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To William Berry Hartsfield

Author: 
King, Martin Luther, Jr. (Southern Christian Leadership Conference)
Date: 
October 13, 1958
Location: 
Atlanta, Ga.
Genre: 
Letter
Topic: 
Churches - vandalism
Martin Luther King, Jr. - Political and Social Views

Details

In the early morning of 12 October, a dynamite blast tore through the Hebrew Benevolent Congregation, an Atlanta synagogue led by civil rights supporter Rabbi Jacob Rothschild.1 Arriving at the scene, Mayor Hartsfield decried the bombing and offered a $1,000 reward for information leading to the conviction of the persons responsible.2 On 17 October five white men were arrested in connection with the bombing, but they were later freed after a jury acquitted the alleged ring leader.3 Hartsfield thanked King for this letter on 15 October.4

Hon. William B. Hartsfield
Mayor of the City of Atlanta
City Hall
Atlanta, Georgia

On behalf of thousands of Southern Negro leaders and laymen who advocate our program of non-violent goodwill to bring the inveitable social changes of our time, the Southern Christian Leadership Conference commends your prompt action and vigorously expressed determination to “leave no stone unturned” in apprehending those responsible for the cowardly bombing of the Hebrew Congregation of Atlanta Sunday morning. Suth forthright firmness, if exercised by law enforcing agencies throughout the South could readily put an end to the wanton lawlessness that not only discredits the South but also embrasses the entire nation. Since this tragic incident has occured in Atlanta, a city long prided as a shining example of civility and tolerance in the South, we pray God, that it will challenge the decent people of our city, state and region to speak out for “due process of law” and peaceful settling of differences and with equal clarity, to speak out against those who use their elective positions of trust to peddle hatred and to inflame the dynamiters and cross-burners to commit their dastardly deeds of destruction. Surely we who love the South must find the courage and intelligence to provide the constructive leadership so sorely needed now. Our Conference stands ready to help.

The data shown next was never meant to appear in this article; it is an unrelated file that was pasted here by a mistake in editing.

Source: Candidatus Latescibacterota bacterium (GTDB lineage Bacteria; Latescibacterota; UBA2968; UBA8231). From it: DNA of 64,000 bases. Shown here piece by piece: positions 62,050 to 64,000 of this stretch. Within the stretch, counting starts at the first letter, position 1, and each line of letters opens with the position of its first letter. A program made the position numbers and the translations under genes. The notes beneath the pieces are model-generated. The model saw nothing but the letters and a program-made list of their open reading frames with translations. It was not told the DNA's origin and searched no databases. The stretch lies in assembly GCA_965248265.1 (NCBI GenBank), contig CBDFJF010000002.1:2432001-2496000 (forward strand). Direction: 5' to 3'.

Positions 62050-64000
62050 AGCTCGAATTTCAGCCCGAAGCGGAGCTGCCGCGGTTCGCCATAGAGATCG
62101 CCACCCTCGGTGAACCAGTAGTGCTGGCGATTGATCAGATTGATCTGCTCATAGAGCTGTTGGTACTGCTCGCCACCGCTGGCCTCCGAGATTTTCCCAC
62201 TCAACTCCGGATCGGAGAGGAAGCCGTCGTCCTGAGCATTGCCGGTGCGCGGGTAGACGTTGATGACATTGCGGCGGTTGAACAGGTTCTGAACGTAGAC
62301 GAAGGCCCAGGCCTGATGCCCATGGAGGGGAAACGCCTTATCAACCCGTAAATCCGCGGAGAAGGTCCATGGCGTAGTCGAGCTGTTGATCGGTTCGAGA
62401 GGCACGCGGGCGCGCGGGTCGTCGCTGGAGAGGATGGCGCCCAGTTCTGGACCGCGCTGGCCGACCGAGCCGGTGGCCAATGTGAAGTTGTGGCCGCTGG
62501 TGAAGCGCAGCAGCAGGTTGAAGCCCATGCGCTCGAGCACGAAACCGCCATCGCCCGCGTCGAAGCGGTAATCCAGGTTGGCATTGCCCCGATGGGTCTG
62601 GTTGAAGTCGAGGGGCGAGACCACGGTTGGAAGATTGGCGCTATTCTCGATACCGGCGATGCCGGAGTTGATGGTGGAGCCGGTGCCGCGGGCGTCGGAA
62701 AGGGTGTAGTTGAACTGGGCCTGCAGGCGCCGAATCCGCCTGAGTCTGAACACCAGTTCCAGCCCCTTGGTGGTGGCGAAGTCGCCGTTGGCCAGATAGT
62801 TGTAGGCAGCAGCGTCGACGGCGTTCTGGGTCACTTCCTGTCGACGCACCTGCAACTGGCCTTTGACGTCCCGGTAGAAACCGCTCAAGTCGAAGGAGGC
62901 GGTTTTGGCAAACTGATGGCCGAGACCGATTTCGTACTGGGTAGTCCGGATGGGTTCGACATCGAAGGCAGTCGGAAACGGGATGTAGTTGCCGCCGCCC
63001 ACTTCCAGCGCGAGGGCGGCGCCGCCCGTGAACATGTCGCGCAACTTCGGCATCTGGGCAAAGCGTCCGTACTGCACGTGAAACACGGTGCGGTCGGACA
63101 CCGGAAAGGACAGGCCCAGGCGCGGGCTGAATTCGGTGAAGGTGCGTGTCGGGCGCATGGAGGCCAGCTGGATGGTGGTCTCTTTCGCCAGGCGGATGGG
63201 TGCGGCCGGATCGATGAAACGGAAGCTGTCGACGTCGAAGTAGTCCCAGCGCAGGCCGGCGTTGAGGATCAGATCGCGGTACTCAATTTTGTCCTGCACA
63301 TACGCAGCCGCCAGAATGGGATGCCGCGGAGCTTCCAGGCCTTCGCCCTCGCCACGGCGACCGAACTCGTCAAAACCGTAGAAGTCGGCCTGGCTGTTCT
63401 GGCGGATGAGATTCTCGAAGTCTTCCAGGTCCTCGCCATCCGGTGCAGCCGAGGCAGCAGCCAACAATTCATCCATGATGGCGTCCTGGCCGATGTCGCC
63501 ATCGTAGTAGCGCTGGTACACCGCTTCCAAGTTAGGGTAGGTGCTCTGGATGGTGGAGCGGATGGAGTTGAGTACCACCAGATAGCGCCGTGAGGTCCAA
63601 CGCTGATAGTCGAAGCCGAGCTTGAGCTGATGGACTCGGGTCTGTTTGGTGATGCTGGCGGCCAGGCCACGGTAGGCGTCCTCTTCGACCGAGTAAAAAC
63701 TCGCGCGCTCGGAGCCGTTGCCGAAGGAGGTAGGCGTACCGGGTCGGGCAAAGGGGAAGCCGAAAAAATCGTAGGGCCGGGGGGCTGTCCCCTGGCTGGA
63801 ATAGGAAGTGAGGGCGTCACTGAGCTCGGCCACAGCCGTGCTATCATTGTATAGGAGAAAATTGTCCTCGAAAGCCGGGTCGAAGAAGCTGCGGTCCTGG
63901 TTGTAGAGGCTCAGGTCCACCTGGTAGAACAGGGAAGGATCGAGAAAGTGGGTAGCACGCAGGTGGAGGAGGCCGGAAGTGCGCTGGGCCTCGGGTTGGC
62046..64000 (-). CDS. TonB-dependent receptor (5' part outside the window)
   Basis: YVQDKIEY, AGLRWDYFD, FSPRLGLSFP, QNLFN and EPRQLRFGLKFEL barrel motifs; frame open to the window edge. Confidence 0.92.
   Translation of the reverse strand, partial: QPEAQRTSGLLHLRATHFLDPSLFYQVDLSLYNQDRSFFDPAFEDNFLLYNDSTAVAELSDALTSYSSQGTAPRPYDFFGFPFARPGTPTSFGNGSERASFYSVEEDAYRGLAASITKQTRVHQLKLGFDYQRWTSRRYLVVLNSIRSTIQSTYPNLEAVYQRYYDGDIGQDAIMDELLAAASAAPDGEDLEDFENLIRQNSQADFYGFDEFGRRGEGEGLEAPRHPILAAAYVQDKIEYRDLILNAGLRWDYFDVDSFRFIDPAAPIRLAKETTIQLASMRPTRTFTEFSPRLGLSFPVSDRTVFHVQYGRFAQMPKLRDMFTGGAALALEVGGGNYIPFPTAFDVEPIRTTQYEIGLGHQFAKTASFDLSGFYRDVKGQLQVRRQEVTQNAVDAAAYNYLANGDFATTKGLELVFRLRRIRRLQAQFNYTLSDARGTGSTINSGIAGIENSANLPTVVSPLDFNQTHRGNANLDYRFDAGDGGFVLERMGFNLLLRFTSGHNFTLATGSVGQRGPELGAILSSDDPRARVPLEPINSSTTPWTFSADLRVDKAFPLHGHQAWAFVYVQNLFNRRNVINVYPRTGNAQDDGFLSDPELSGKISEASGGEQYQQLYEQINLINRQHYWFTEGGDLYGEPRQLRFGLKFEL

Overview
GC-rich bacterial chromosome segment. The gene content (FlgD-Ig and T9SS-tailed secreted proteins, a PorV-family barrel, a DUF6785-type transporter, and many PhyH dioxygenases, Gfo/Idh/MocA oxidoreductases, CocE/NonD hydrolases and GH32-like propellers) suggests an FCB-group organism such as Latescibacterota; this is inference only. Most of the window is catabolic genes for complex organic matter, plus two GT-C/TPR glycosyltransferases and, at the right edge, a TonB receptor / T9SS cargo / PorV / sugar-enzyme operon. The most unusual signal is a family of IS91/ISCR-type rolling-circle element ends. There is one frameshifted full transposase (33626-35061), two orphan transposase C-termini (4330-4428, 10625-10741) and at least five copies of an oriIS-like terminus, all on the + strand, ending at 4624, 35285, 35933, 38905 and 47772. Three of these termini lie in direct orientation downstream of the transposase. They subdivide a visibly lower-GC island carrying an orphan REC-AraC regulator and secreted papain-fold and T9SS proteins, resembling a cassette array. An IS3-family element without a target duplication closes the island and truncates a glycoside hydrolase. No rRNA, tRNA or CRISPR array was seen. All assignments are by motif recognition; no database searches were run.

Respectfully,
The Southern Christian Leadership Conference
Rev. Martin Luther King, Jr., President
208 Auburn Avenue, N.E.
Atlanta, Ga.

1. Jacob Mortimer Rothschild (1911-1973), raised in Pittsburgh, Pennsylvania, received his A.B. from the University of Cincinnati and completed his rabbinical studies at Hebrew Union College. He was ordained in 1936 and in 1946 was offered the pulpit at Atlanta’s Hebrew Benevolent Congregation. As early as 1948 Rothschild unsettled congregation members and aggravated Atlanta’s white community with sermons calling for racial tolerance. In the face of opposition from members of Atlanta’s business establishment, Rothschild helped arrange the January 1965 dinner honoring King for receiving the Nobel Peace Prize.

2. At the scene of the bombing, Hartsfield took aim at segregationist politicians who he claimed created a climate for violence: “Every political rabble-rouser is the godfather of these cross burners and dynamiters who sneak about in the dark and give a bad name to the South” (“Rabble Rousers Share The Blame, Mayor Says,” Atlanta Constitution, 13 October 1958). William Berry Hartsfield (1890-1971), born in Atlanta, studied law in the law office of former governor John B. Slaton. Hartsfield served on the Atlanta City Council (1923-1928), and in the state legislature (1933-36) before being elected mayor of Atlanta in 1937. Originally elected with the support of segregationist governor Eugene Talmadge, Hartsfield gained a reputation as a racial moderate during his twenty-three years in office.

3. James Sheppard, “Bright Acquitted of Bombing,” Atlanta Constitution, 24 January 1959.

4. On 16 October King, Sr. sent Hartsfield a statement on behalf of the Atlanta Missionary Baptist Association condemning the recent wave of church and synagogue bombings: “Such dastardly acts are un-American, unchristian, unlawful, and undemocratic and are not only a threat to our religious liberties but are ultimately a threat to our total liberties.”

Source: 

MLKP, MBU, Martin Luther King, Jr., Papers, 1954-1968, Howard Gotlieb Archival Research Center, Boston University, Boston, Mass.